Are you just going to teach me kegels?

Kegels are the common term for contracting pelvic floor muscles and the first thing people think of when it comes to the pelvic floor, but pelvic floor muscles need to be able to do three things:

  1. Contract: Strengthening the pelvic floor muscles requires precision of muscle control, enabling the right intensity of contraction for the right task. The goal is a pain free contraction, in any posture with natural breathing patterns, without unnecessary hip or spinal movement. Spasming muscles are muscles that are stuck in a painful contraction pattern. Kegels focus on contracting alone, which increases pain in already short, spasmed pelvic floor muscles. Your CorePhysio PT will evaluate nerves, fascia and surrounding joints to understand why pelvic floor muscles may struggle to contract or relax.
  2. Relax: Your pelvic floor muscles need the ability to rapidly and fully relax after any intensity of contraction, with all surrounding joints in positions of comfort. If the hip, pelvis or spine joints are irritable, the pelvic floor muscles will react by splinting the region in a contraction. Clients may describe feeling like their muscles are ‘stuck’. Your CorePhysio PT will evaluate surrounding structures to understand why your pelvic floor muscles are unable to relax. It is not “in your head”.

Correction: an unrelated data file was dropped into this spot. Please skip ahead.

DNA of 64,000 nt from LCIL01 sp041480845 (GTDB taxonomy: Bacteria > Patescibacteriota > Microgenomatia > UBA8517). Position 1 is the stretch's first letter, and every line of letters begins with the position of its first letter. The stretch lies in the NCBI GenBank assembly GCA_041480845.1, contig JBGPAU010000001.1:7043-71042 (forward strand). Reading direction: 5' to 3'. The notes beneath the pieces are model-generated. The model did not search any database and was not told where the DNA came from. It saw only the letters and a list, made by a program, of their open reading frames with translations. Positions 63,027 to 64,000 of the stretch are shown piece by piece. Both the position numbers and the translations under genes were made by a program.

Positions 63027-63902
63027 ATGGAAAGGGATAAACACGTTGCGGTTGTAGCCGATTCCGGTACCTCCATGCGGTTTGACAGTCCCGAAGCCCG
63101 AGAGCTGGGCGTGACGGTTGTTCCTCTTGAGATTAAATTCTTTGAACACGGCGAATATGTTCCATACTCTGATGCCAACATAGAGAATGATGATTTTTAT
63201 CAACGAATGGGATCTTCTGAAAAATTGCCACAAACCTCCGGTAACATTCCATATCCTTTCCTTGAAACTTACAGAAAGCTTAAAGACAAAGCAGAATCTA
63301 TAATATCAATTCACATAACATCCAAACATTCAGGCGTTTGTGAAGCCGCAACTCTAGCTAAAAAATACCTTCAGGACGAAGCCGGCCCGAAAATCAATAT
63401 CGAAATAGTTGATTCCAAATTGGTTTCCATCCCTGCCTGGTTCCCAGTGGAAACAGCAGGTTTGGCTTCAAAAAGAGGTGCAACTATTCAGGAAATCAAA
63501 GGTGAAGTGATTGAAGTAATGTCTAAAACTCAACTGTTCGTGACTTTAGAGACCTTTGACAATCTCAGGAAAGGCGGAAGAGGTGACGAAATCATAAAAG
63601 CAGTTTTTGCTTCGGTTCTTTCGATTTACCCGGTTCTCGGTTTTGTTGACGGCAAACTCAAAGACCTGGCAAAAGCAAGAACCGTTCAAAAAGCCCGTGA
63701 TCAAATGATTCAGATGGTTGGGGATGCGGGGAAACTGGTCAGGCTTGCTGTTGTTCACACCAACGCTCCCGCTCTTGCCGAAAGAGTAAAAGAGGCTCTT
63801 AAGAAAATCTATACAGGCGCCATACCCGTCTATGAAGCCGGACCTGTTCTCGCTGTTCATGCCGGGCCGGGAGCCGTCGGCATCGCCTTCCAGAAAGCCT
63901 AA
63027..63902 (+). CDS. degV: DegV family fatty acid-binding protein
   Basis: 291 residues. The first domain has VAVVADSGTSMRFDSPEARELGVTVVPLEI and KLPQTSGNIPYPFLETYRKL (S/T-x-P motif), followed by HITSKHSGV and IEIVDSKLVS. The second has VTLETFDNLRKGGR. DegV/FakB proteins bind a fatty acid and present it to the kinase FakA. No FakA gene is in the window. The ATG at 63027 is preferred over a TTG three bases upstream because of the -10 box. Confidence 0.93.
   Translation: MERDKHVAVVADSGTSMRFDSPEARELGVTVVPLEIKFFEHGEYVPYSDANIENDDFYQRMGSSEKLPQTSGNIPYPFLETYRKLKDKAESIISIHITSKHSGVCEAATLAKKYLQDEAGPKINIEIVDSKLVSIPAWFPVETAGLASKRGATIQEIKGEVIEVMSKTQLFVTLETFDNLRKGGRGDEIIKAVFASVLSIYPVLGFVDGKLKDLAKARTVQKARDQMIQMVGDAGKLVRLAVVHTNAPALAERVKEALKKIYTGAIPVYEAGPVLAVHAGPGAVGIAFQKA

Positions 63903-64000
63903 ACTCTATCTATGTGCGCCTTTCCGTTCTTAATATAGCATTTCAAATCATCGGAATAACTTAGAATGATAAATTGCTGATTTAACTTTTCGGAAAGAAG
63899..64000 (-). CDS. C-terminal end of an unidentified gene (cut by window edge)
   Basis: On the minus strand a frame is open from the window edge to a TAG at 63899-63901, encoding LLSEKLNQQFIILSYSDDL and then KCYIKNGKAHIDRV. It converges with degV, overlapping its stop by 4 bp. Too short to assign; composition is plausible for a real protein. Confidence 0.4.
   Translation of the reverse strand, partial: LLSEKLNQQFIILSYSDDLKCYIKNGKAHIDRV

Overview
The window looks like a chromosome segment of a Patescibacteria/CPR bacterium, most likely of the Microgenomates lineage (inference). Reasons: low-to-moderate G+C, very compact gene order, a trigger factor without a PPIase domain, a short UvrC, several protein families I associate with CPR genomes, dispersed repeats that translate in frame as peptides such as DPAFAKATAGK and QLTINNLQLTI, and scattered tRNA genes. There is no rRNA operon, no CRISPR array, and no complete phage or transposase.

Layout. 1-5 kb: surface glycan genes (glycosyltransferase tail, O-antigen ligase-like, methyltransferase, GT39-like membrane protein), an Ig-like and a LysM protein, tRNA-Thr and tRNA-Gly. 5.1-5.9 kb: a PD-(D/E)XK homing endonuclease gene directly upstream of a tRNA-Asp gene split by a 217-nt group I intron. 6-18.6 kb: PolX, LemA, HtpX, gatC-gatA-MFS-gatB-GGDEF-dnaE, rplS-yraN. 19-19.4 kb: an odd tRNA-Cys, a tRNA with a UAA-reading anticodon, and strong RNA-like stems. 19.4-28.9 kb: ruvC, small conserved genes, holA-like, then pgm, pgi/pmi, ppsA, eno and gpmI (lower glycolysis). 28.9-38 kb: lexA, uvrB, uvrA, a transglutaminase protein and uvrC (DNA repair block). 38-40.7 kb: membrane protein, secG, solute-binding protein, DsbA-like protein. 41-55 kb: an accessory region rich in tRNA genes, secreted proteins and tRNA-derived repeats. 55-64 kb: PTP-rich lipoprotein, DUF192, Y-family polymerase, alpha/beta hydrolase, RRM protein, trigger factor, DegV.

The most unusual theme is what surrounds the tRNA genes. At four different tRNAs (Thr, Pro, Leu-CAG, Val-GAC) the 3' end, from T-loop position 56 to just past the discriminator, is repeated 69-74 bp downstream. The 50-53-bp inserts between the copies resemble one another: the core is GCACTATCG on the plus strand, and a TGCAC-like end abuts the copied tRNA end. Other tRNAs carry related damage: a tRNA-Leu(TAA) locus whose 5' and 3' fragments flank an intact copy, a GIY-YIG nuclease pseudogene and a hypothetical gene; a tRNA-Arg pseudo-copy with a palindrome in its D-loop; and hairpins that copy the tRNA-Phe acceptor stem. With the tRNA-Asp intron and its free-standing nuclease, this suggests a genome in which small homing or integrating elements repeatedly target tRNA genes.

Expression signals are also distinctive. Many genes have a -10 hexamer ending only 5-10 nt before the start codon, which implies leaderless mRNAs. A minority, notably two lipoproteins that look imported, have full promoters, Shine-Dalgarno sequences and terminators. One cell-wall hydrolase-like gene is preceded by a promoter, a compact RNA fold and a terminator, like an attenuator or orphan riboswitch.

3. Lengthen: Pelvic floor muscles must lengthen and relax the right amount for the task. Muscles that are unable to lengthen and relax can result in straining during bowel movements, which can cause prolapse, hemorrhoids and pain.

Your CorePhysio PT is an expert on the ways the body is influenced by the colorectal, urologic, gynecologic, sexual, orthopedic, neurologic and biomechanical systems. After a detailed evaluation, your therapist will determine if you need to lengthen or strengthen your pelvic floor muscles. Your customized treatment will include extensive education about the drivers of your condition and address all systems influencing your pelvic floor.

How can physical therapy help with post-prostatectomy incontinence?